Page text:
Once the new update to LCM is installed, run Perform Inventory again to see if there are any new updates or components supported in the new version (now that you’ve updated the LCM Framework, there may be some more unlocked features).

If there are any other updates available, you may choose to update them as well using the same logic.

Future Plans

In the coming months you will see more unlocked updates appear in LCM, including broader hypervisor support, more hardware component support, more Nutanix software support (eg. NCC, Foundation etc) so that the current “Upgrade Software” menu will eventually be retired and LCM takes over all functions related to our “1-Click Upgrades”.

LCM in Prism Central will also launch in 2018, with the ability to expand LCM to handle upgrades across multiple clusters.

In the meantime, the LCM Engineering team would love to hear your suggestions and feedback. They also love twitter mentions, so please keep them coming.


Nutanix Foundation 3.7

Here are some of the improvements in Nutanix Foundation 3.7 which was released on Feb 27, 2017.

Reorder of Blocks via Drag n Drop 

You can now reorder blocks so that they are in the desired positions whilst keeping the IP addressing sequence intact. This is especially useful for large deployments.

Screen Shot 2017-02-27 at 4.28.53 PM.png

Clicking ‘Reorder Blocks’ will show a drag n drop popup

A demo video illustrating the effects of reordering blocks (thanks YJ for the video):

IP Sequencing

Instead of automatic increments of IP addresses by 1, you can use a ‘+’ operand to create the sequence you desire. See below for an example.

Screen Shot 2017-02-27 at 4.33.40 PM.png

Using +2 to auto fill every 2nd IP address in the sequence

Timezone support

You can now optionally select the timezone for your cluster at the Global Configuration page.

Screenshot 2017-03-02 10.27.46.png

Timezone support

Image Selection Page Improvements

The Image Selection Page no longer forces you to upload a new images and instead use the ones already on the detected nodes.  You can also add/delete ISOs from the UI.

Screen Shot 2017-02-27 at 4.39.45 PM.png

Image Selection Page Redesigned

Updating Foundation from UI

You can now use the UI to upload a Foundation tarball and update Foundation itself when new versions are available. It is highly recommended to always use the latest version, so it is easier to update. You can get the latest release notes and Foundation files from the Nutanix Support Portal.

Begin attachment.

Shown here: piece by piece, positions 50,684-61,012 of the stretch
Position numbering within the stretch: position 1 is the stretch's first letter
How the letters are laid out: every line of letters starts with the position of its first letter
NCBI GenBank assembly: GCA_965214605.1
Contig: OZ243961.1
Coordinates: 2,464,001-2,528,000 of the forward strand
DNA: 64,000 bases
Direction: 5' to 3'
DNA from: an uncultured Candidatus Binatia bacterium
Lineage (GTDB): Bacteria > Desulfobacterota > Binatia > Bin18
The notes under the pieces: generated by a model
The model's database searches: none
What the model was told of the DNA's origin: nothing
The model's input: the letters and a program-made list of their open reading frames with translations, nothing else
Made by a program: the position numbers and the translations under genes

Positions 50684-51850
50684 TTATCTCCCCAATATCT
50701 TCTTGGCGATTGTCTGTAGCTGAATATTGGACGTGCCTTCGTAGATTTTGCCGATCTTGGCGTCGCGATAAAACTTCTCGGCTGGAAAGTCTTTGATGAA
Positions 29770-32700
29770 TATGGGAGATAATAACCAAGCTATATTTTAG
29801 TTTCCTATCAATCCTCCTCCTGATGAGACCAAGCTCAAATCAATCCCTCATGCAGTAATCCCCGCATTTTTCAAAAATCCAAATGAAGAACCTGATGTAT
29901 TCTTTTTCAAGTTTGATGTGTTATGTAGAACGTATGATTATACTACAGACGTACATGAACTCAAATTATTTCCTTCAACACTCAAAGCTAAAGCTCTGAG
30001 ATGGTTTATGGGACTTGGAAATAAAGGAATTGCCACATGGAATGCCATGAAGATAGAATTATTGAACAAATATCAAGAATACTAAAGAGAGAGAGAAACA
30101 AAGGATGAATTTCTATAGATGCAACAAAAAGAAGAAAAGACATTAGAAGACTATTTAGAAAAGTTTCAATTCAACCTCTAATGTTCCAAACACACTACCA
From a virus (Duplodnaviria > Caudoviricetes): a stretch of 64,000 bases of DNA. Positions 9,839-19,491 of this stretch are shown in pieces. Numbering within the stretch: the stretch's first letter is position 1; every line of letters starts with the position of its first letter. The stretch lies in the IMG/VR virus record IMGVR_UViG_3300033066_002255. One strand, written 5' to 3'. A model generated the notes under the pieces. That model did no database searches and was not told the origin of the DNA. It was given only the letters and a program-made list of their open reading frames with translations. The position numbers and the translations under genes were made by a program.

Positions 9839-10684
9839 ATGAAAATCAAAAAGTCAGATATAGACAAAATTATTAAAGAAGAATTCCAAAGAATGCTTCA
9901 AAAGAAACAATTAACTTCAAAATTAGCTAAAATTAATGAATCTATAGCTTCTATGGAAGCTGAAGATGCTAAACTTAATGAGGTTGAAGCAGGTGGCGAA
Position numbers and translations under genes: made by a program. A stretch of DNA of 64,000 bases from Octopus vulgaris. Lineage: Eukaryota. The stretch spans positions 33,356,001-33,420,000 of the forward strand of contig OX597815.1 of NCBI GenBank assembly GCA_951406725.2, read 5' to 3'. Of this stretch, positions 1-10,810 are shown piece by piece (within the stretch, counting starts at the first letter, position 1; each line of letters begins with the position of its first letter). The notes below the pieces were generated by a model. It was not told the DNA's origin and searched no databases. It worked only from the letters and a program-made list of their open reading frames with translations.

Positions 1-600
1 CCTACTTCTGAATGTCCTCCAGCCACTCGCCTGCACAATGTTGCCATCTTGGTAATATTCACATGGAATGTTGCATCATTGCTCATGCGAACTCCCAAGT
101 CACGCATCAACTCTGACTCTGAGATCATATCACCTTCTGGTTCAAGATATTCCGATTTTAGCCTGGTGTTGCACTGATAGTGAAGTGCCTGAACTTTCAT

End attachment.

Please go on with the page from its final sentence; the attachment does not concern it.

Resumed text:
Screen Shot 2017-02-27 at 4.41.43 PM.png



This is a great release by the Foundation Engineering team at Nutanix with over 70 bug fixes and improvements such as the above included. There are several exciting features coming in future releases (approximately every month) so always check the Nutanix Support Portal for the latest updates. If there is a feature you’d like so see, feel free to contact me.

Nutanix Power Loss and Self-Recovery Demo

Failures. They happen. When they do, it is usually stressful to get things back to normal. What if that stress of a complete failure of all your servers and storage could be avoided, with the added bonus of recovery being fast?

One of the benefits of going down the hyperconverged route is that your infrastructure becomes simplified. Complexity is the enemy of uptime – so keeping things simple will win every time when uptime matters.

The Setup:

A Nutanix NX-3450 block (essentially 4 ESXi hosts in a 2U appliance).
Nutanix Software AOS 4.5.1
ESXi 6.0 on the 4 hosts
vCenter 6.0 (vCSA) hosted on one of these hosts, with HA and DRS on.

This is a fully contained vSphere environment in a hyperconverged 2U package.

The Test:

Now I’m going to unexpectedly kill this 4-node cluster.


That is, a complete power loss at the same time by killing the power to both power supplies in the Nutanix block.

All the Guest VMs get killed of course, including vCenter and including the Nutanix Controller VMs (CVMs).

How difficult will it be to get everything back up and running?

In the video below I power off the cluster hard, then power on and manually start a timer and see what happens and when.

(Keep reading below if you don’t want to watch the whole thing)

So what happened?

The video is posted above, but for those who don’t want to sit through here’s the summary timeline below. Note that the times below are from the laptop counter time shown in the video:

0m:00s – Timer is started once power is switched back on.

1m:11s – My VMware VIclient connection times out due to no response from vCenter.

2m:40s – First ESXi host responds to ping.

4m:18s – Disk lights start to respond, indicating that the Controller VMs are booting and the disks are passed through to them.